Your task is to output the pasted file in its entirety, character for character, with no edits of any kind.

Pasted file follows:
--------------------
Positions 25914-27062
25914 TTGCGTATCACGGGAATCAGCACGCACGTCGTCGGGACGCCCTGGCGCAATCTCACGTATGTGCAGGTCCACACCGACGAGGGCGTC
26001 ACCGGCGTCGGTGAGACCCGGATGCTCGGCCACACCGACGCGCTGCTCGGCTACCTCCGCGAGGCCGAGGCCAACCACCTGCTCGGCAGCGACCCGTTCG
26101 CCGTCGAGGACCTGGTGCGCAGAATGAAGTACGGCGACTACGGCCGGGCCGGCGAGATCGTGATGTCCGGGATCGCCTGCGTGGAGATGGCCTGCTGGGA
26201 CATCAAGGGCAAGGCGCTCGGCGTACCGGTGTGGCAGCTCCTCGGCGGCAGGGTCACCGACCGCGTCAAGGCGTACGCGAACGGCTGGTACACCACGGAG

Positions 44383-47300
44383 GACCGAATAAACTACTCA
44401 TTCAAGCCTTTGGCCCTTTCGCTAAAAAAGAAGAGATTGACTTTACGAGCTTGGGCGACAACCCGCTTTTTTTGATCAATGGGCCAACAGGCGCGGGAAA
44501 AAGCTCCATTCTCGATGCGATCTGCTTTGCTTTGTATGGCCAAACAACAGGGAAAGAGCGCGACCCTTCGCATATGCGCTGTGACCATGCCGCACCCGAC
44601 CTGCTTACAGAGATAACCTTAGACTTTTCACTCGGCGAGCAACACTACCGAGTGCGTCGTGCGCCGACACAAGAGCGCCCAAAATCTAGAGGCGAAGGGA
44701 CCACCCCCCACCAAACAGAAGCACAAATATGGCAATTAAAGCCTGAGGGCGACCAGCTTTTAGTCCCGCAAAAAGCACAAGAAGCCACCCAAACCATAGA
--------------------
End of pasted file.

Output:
Positions 25914-27062
25914 TTGCGTATCACGGGAATCAGCACGCACGTCGTCGGGACGCCCTGGCGCAATCTCACGTATGTGCAGGTCCACACCGACGAGGGCGTC
26001 ACCGGCGTCGGTGAGACCCGGATGCTCGGCCACACCGACGCGCTGCTCGGCTACCTCCGCGAGGCCGAGGCCAACCACCTGCTCGGCAGCGACCCGTTCG
26101 CCGTCGAGGACCTGGTGCGCAGAATGAAGTACGGCGACTACGGCCGGGCCGGCGAGATCGTGATGTCCGGGATCGCCTGCGTGGAGATGGCCTGCTGGGA
26201 CATCAAGGGCAAGGCGCTCGGCGTACCGGTGTGGCAGCTCCTCGGCGGCAGGGTCACCGACCGCGTCAAGGCGTACGCGAACGGCTGGTACACCACGGAG

Positions 44383-47300
44383 GACCGAATAAACTACTCA
44401 TTCAAGCCTTTGGCCCTTTCGCTAAAAAAGAAGAGATTGACTTTACGAGCTTGGGCGACAACCCGCTTTTTTTGATCAATGGGCCAACAGGCGCGGGAAA
44501 AAGCTCCATTCTCGATGCGATCTGCTTTGCTTTGTATGGCCAAACAACAGGGAAAGAGCGCGACCCTTCGCATATGCGCTGTGACCATGCCGCACCCGAC
44601 CTGCTTACAGAGATAACCTTAGACTTTTCACTCGGCGAGCAACACTACCGAGTGCGTCGTGCGCCGACACAAGAGCGCCCAAAATCTAGAGGCGAAGGGA
44701 CCACCCCCCACCAAACAGAAGCACAAATATGGCAATTAAAGCCTGAGGGCGACCAGCTTTTAGTCCCGCAAAAAGCACAAGAAGCCACCCAAACCATAGA